Conversion optimization is impossible without understanding your visitors' needs. Here are some examples of how self-segmentation can help.
Whenever a marketer sits down to brainstorm website conversion tactics for a product or service, they’ll think of their different target audiences. Personalization can help to deliver a highly customized web experience for these groups, but it can be tricky to guess your customers’ every want and need - especially when you don’t have a lot of data at hand. Luckily, there’s a handy thing called self-segmentation aka self-selection.
As its name implies, self-segmentation is asking your customers to tell you which audience segment they fit best. At Unless, we just released a self-segmentation add-on you can use to ask your website visitors which audience they belong to. Once they’ve made their choice, the visitor becomes a member of that audience. This takes much of the guesswork out of audience profiling. Self-selection helps you identify what they’re looking for, so you steer clear from making assumptions and help visitors find what they need more quickly. Let’s see how this works in practice.
If you’re in retail, self-selection can work wonders to help people find the products they are most interested in on your site. Let’s say you run a company that sells skincare products and you offer different products for different skin conditions. When new visitors land on your site, you probably know their location and referral path. But most likely, you don’t know their gender, preferences, or needs.
Using Unless’ self-segmentation add-on, you can simply display a small pop-up to ask them about their skin type or the products they need. That way, you can recommend and highlight products relevant to their skin care needs. Being able to quickly do that means a better user experience which will lead to more conversions, even for first time visitors.
Online marketplaces typically cater to two distinct target audiences: supply and demand. Sometimes, audiences can be even more nuanced.
Take a company like WeWork. They don’t only rent out work space to companies and individuals. They also rent out spaces for events. That equals three different audiences. Gathering data to properly segment first-time visitors into these categories is difficult. Unless you’ve got self-selection.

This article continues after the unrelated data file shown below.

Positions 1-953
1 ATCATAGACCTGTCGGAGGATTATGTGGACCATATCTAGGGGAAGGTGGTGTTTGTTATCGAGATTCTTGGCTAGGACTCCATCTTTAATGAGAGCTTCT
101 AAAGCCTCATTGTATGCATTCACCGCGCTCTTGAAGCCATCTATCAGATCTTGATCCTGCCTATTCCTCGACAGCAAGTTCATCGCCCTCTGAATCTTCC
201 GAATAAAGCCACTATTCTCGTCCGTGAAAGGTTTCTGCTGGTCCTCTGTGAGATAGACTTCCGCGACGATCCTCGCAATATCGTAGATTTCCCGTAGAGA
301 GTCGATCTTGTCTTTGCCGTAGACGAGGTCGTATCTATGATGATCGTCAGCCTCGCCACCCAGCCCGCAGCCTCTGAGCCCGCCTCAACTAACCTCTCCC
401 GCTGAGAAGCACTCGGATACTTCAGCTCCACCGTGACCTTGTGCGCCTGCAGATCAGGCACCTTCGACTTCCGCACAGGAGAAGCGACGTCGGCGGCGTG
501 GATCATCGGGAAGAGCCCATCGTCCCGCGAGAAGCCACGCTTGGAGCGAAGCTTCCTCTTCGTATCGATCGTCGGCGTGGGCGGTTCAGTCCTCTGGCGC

With a self-segmentation add-on, you can simply ask the visitor to indicate what they’re looking for. Do you need a desk at a co-working space for yourself or do you need a larger office space dedicated to you and your team only? Or maybe you just need a venue for an upcoming event? Depending on the answer, you can further personalize their website experience by displaying only the content they care about. You can use this tool to ask for their company size, budget-range or other details as well.
Let’s turn to some B2B examples. Today’s savvy B2B marketers are already gathering data to understand their website visitors, but it’s always tricky to build a complete profile of everyone who lands on your site. Using self-selection, you can ask the visitors themselves to tell you about their needs and interests in a single click.
Let's say your company sells advanced analytics software for businesses in different industries. With self-segmentation, you can ask your website visitors about their industry type. Once the visitor selects an option, you can personalize their experience to highlight case studies specific to their industry or give a highly targeted product tour.
You can use the same trick to self-segment by company size. Let’s assume your analytics product comes with different pricing tiers. If you deploy the self-segmenting add-on to learn about company size, you can highlight the enterprise features more prominently for those who work in large companies and do the opposite for those who have a smaller budget.
The same principle can be applied to job titles. Let’s say you offer a collaboration tool that is mainly targeted at marketers, designers, and developers. Using self-selection, you can ask the visitor about their role. This allows you to personalize your content, explain your product from their perspective, and highlight the right features for the right person. A developer might be more interested in what’s under the hood while a designer is likely to care about the interface and the UX of your tool. Find out who your visitors are and you can speak their language.
One of the main roadblocks for successful personalization is lack of data, but why wait to gather subtle signals of intent or make assumptions about your audience when you can simply ask a well-pointed question? Self-segmentation is easy to deploy and enables you to gather the data you need more quickly and accurately. It also gives you a better understanding of how your website traffic is composed and who your best-converting visitors are. Curious about how to apply this for your website? You should totally take a look at our setup guide for self-segmentation!